Canadian Armed Forces join multi-national Exercise PANAMAX 2015

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Article / September 21, 2015 / Project number: 15-0146

San Antonio, Texas — Energetic discussion from working groups, briefings, and translator-assisted conversations in multiple languages characterized the daily activity at the Combined Forces Land Component Command (CFLCC) at PANAMAX 2015 (PMX 15).

Eight Canadian Armed Forces (CAF) personnel drawn from Canadian Army Headquarters, 5th Canadian Division and 4 Health Services Group participated alongside 65 members of 16 partner nations as the primary training audience.

The multi-national Command Post Exercise (CPX) occurred at Fort Sam Houston in San Antonio, Texas from July 26 to August 5, 2015. The CFLCC computer-assisted boardroom exercise was an important part of a much larger set of live and simulated exercises making up PMX 15. PMX is one of the largest multinational training exercises in the world and this year took place at Mayport, Jacksonville, Florida, where more than 600 military personnel gathered to participate, as well as locations in Texas, Mississippi and the Caribbean Sea.

The CFLCC challenged the army officers representing each nation to find ways to work together in a highly complex and multi-cultural environment in order to produce the Land Component plan for defense of the Panama Canal from a fictitious threat.

The Canadian contingent focused on exchanging expertise in Crisis Action Planning with the group. Spread throughout several rooms at the Military Training Center at Fort Sam Houston, the exercise focused on interoperability and staff planning functions, including operations, intelligence, logistics, engineering, public affairs, indirect fire and health services support.

A United States-led Joint International venture which began in 2003, PMX is focused on operations in Central and South America.  PMX initially started with three partner nations but now incorporates as many as 21 nations at a time.  Until 2010, PMX was conducted mostly in simulation as a CPX but has evolved into a large operational force from the navies, air forces and armies of participating countries.

For PMX 2015’s CFLCC simulation, exercise participants came from the US, Canada, France, and many representatives from Central and South America. Group leaders were assigned from different partner nations, exposing exercise participants to a variety of military leadership styles.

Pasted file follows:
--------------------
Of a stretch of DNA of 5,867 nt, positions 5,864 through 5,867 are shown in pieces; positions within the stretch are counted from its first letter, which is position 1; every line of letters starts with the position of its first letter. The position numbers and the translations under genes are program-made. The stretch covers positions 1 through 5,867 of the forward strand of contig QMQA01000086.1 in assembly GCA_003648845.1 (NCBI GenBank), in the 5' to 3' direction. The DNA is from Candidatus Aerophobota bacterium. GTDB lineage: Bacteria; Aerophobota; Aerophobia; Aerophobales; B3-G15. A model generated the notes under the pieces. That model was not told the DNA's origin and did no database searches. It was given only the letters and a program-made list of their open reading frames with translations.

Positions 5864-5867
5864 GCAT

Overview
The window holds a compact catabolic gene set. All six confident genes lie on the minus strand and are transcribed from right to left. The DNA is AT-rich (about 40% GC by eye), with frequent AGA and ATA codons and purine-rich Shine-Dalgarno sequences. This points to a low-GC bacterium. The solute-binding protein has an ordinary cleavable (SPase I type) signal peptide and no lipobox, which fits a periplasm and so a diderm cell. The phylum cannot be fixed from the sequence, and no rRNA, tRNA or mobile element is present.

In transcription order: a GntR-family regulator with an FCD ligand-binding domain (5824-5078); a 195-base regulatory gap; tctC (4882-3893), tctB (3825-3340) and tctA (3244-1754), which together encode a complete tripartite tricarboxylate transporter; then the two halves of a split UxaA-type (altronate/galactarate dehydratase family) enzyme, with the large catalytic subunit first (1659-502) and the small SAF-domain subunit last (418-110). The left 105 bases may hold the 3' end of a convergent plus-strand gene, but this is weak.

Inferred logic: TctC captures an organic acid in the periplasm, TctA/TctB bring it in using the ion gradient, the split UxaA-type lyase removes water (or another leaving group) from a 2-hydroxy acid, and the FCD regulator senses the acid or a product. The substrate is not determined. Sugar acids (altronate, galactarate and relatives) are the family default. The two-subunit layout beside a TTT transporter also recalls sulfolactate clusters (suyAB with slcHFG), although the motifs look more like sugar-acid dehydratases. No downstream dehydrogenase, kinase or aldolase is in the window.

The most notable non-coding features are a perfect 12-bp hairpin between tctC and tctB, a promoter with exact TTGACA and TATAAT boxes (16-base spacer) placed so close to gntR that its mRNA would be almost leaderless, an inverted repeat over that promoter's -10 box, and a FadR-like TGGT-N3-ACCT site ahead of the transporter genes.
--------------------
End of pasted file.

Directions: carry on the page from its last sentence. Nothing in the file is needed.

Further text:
This exercise represents a valuable collective training opportunity for our soldiers in an international setting. It is an excellent way to practice Crisis Action Planning at the operational level,” said Lieutenant-Colonel John Woodgate, the Canadian Contingent Commander and 5th Canadian Division officer in charge of personnel. “I am very pleased that our soldiers had this opportunity to not only share their knowledge and expertise, but to learn from other participants.

The detailed overarching scenario that involved land-based, maritime and cyber threats provided excellent realism as it allowed CFLCC planners to “train as they fight” and initiate communications via e-mail and video teleconference with maritime, air and special operations planners in Miami, Florida. This solidified the importance of ensuring international and multi-language operational level coordination of personnel and resources to the Land Component staff.

The challenge on exercises such as PMX is compounded with staff originating from 16 countries, speaking four languages and possessing a wide variety of previous experience and training that must be brought together to achieve success. Such is the training value as planners are compelled to adjust their usual approach and take extra time to learn about their counterparts’ experiences, strengths and methods. 

Language barriers represented a significant potential challenge, as exercise participants native tongues included English, French, Spanish and Portuguese. Translator support, patience and personal adjustments to methods of communication, such as avoiding the use of military acronyms, resulted in significant progress. Soon, the military ethos shared among participating nations, along with common mission focus, enabled the group to find solutions and produce the effects desired by the Command Team.

Participating in this exercise demonstrates Canada’s commitment to the Americas, working with international allies to ensure stability and security in this key trading area.

PANAMAX 15 proved to be a valuable experience for participants and advisors alike, as it fostered cooperation among nations that do not often have the opportunity to train together,” added LCol Woodgate. “Group problem solving and a common mission focus resulted in significantly enhanced interoperability and lessons learned both at the individual level, and between participating nations.

By: Captain Brian Amos, 4 Health Services Group with Army Public Affairs

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